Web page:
I wonder how much would cost to redo the wheel from scratch? At a point a new wheel, or set, would maybe make more sense.

Last edited by rovis; 01-19-21 at 11:09 AM.
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Old 01-19-21, 10:51 AM
  #24  
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Originally Posted by rovis View Post
@luns and @Amt0571

Thanks for your replies.
Wheel is 24 spokes.
My first impulse would be to tighten the loose spokes on NDS. Bring them to around 16Kgf. That's a fairly big change to me (no experience with fixing or building wheels) , and my concern is that it could throw the true out. As stated at the beginning of the thread, true is fine for now.
Investing in a true stand to keep things in check, not really my goal at this point.
I wonder how much would cost to redo the wheel from scratch? At a point a new wheel, or set, would maybe make more sense.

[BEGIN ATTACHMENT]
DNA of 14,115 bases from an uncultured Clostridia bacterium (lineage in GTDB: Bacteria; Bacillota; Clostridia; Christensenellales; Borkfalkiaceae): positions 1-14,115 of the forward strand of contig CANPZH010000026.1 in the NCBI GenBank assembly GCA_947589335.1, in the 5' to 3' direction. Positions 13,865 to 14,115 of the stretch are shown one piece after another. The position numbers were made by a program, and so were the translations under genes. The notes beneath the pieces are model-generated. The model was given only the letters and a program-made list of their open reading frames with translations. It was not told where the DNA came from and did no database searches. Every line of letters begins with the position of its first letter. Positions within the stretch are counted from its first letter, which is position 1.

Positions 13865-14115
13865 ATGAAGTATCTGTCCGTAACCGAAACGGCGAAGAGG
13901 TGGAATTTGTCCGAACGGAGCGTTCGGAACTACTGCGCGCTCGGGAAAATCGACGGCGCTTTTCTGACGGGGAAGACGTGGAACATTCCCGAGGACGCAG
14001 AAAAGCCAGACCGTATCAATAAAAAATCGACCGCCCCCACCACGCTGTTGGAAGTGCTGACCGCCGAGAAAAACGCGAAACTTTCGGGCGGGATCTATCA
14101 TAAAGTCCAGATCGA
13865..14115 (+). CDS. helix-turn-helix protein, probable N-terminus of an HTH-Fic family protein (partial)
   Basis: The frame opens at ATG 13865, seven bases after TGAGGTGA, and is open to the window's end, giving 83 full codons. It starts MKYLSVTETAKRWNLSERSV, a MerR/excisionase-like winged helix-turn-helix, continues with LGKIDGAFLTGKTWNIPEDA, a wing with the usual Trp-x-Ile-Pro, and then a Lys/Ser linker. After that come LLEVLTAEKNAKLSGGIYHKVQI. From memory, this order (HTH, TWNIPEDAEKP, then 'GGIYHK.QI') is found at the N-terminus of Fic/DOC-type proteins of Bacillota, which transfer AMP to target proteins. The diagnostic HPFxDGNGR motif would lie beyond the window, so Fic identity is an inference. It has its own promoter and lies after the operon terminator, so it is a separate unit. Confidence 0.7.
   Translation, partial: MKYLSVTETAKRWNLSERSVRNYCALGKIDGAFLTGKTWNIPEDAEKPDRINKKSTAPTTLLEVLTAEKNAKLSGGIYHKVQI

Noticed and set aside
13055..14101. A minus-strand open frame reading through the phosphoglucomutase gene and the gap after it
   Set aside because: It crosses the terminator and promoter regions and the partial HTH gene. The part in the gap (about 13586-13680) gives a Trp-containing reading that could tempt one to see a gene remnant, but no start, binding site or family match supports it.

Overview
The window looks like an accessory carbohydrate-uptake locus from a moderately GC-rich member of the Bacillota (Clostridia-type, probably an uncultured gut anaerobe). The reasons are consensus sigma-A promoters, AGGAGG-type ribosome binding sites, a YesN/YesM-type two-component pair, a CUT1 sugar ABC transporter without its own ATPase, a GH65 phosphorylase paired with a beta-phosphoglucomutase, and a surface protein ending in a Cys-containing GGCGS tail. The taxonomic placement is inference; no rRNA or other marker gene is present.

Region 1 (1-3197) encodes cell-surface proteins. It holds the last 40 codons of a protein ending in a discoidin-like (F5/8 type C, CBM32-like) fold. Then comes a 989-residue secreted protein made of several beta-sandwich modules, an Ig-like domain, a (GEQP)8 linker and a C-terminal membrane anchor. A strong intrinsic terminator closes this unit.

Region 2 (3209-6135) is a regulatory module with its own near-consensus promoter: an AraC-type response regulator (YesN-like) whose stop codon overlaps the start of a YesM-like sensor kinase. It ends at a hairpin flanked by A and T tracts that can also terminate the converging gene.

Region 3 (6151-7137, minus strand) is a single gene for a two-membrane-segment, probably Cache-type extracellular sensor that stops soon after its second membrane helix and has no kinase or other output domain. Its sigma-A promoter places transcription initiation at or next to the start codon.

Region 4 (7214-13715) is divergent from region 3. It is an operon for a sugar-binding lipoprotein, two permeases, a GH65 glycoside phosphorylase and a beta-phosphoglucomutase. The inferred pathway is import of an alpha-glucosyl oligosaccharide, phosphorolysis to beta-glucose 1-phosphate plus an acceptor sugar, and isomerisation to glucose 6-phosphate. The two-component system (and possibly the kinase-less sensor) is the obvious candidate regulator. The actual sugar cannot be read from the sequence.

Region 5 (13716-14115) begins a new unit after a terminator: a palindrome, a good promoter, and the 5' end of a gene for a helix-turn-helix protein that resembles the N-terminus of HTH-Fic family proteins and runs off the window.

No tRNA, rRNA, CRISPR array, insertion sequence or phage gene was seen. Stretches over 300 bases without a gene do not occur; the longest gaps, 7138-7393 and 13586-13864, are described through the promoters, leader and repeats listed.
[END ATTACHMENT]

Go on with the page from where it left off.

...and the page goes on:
No need for a truing stand. Tighten all spokes by the same amount 1/8 of turn at a time. If you go too far, just loosen them again. Nothing to worry unless you lose the count of which spokes you have tightened and which don't.

Use the valve as a reference, don't rush it and everything will be OK.
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Old 01-19-21, 11:19 AM
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Originally Posted by Amt0571 View Post
No need for a truing stand. Tighten all spokes by the same amount 1/8 of turn at a time. If you go too far, just loosen them again. Nothing to worry unless you lose the count of which spokes you have tightened and which don't.